Anita Lo’s work at Annisa has produced what Adam Platt calls “some of the most consistently interesting food in the city.” Her “skate with avocado and radishes, Korean flavors” exemplifies this: Three elements on the same plate are presented in both hot and cold combinations. As always, scroll over the different elements of the dish to hear it described in the chef’s own words.
Alfred Portale of Gotham Bar and Grill is one of the pioneers of what used to be called the New American cooking. His style, a combination of dramatic vertical presentations, French technique, and urban pizzazz, perfectly encapsulated the energy of the movement in the eighties and nineties. All these years later, Portale is still at Gotham, and still turning out some of the city’s best food, minus the towering drama of old. “As for all that verticality, once it became very trendy and talked about, that’s when I began to back away from it,” Portale says. “My style has changed and evolved.” At least one dish still reaches for the stars: Portale’s roasted lobster, a constant on Gotham’s menu. Scroll over the different parts of the dish to see it described in the chef’s own words.
“Cassoulet,” wrote Julia Child, “is everyday fare for a peasant but ambrosia for a gastronome, though its ideal consumer is a 300-pound blocking back who has been splitting firewood nonstop for the last twelve hours on a subzero day in Manitoba.” The serving of the classic French bean-and-meat casserole, a pillar of French cookery, is a yearly event at Savoy, Peter Hoffman’s Haute Barnyard restaurant in Soho. The cassoulet is served in individual cast-iron Dutch ovens that cook in the restaurant’s two fireplaces. They’re in demand, though, and if you want one, you would do well to mention it when you make your reservation. Mouse over the different elements of the dish to hear chef de cuisine Ryan Tate describe this mixture of beans, bacon, sausage, lamb, and bread crumbs.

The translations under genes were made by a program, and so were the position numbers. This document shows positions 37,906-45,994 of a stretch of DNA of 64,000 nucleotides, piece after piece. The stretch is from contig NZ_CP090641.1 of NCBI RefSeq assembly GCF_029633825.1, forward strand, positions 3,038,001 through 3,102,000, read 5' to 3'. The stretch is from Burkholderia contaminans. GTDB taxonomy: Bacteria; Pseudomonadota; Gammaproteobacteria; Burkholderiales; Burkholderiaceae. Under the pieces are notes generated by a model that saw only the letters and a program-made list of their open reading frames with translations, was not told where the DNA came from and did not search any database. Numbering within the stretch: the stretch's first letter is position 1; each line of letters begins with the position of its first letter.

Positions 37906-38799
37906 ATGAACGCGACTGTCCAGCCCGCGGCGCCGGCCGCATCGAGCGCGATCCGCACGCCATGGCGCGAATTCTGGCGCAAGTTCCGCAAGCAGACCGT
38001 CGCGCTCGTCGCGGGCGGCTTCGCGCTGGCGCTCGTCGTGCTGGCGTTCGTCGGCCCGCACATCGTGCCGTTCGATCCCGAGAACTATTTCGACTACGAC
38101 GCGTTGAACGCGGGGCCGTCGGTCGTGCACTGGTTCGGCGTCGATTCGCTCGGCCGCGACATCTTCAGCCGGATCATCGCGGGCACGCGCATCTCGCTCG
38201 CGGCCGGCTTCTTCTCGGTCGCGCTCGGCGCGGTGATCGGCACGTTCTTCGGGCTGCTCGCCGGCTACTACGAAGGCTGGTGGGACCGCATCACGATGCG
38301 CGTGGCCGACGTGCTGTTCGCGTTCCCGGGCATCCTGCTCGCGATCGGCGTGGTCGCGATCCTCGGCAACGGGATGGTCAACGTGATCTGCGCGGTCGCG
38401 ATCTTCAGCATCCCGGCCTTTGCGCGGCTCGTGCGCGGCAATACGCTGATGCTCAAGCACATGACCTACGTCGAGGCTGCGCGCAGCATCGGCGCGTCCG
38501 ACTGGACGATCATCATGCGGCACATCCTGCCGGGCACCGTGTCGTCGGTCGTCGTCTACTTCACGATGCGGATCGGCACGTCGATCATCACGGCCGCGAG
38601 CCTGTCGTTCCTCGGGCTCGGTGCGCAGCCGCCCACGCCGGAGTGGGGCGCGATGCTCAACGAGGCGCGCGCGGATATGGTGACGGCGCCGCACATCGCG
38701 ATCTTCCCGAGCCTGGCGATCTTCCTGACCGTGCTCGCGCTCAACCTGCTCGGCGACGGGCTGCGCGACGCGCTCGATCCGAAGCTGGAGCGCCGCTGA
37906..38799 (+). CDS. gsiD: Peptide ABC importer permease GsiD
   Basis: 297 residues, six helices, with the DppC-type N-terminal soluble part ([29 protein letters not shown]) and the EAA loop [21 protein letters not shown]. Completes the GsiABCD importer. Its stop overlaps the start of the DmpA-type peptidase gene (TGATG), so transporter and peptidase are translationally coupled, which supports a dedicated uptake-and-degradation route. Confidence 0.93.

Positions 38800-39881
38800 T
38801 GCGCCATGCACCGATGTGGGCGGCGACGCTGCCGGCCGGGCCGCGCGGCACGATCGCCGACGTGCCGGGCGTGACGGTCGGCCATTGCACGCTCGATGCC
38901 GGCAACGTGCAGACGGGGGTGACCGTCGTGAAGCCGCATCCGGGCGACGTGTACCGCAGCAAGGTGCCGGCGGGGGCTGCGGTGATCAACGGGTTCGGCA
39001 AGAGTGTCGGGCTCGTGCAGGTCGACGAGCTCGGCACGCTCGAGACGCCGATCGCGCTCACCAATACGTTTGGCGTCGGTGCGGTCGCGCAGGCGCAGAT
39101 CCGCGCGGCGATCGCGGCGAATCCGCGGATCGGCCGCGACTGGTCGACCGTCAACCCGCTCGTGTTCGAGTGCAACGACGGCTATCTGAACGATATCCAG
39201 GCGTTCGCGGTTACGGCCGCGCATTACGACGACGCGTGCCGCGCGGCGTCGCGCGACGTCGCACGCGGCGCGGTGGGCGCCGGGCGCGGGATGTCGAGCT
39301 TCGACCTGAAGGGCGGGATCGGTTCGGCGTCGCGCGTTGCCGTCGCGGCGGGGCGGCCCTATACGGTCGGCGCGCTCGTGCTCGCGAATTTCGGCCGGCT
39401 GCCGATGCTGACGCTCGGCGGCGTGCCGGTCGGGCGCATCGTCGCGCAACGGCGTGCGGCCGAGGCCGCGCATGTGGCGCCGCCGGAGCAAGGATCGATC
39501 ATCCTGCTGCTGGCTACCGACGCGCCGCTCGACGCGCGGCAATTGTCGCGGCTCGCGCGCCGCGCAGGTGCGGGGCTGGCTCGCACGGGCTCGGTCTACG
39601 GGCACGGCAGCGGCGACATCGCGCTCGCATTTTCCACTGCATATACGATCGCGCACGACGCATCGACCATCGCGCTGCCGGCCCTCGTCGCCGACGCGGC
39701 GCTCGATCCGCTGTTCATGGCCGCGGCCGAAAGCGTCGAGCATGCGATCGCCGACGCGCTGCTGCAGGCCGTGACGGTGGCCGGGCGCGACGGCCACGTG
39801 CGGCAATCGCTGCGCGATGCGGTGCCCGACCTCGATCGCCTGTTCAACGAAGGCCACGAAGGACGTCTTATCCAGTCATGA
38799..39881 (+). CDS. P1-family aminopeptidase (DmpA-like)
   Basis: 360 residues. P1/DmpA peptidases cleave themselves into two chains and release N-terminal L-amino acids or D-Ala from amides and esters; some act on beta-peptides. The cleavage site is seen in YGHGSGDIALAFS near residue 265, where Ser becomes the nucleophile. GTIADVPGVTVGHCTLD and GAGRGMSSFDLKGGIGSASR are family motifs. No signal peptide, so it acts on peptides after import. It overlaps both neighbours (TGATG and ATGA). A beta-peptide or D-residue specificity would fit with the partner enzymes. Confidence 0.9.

Spanish fine dining has been a hard sell in New York, but insofar as anyone has been able to make a go of it, it’s Seamus Mullen. Suba, Mullen’s chicly dungeon-like space on the Lower East Side, produces some of the city’s most intense and inventive Spanish-inspired food, and the Silla de Cordero, or saddle of lamb, is a perfect example. Three separate parts constitute the saddle, and Mullen puts them all together on plate, a tribute to the Spanish love of lamb: “the whole dish is about lamb, soup to nuts” he says, “lamb tenderloin, lamb belly, lamb loin, sheep’s milk cheese, sheep’s milk yogurt, and a nice lamby vinaigrette. We love it.” As always, mouse over the different parts of the dish to hear them described in the chef’s own words.
Though the menu at Stanton Social is immense, there are always a few dominant dishes Lower East Side patrons order again and again. Recently it was the crab corn dogs, which Starchefs had chef Chris Santos prepare for the Rising Star Chef gala. Now it’s a postmodern “Chicken and Waffles” created by Santos and his soon-to-depart chef de cuisine Ryan Angulo. We spoke to Angulo about the dish. As always, mouse over the different elements to hear it described in the chef’s own words.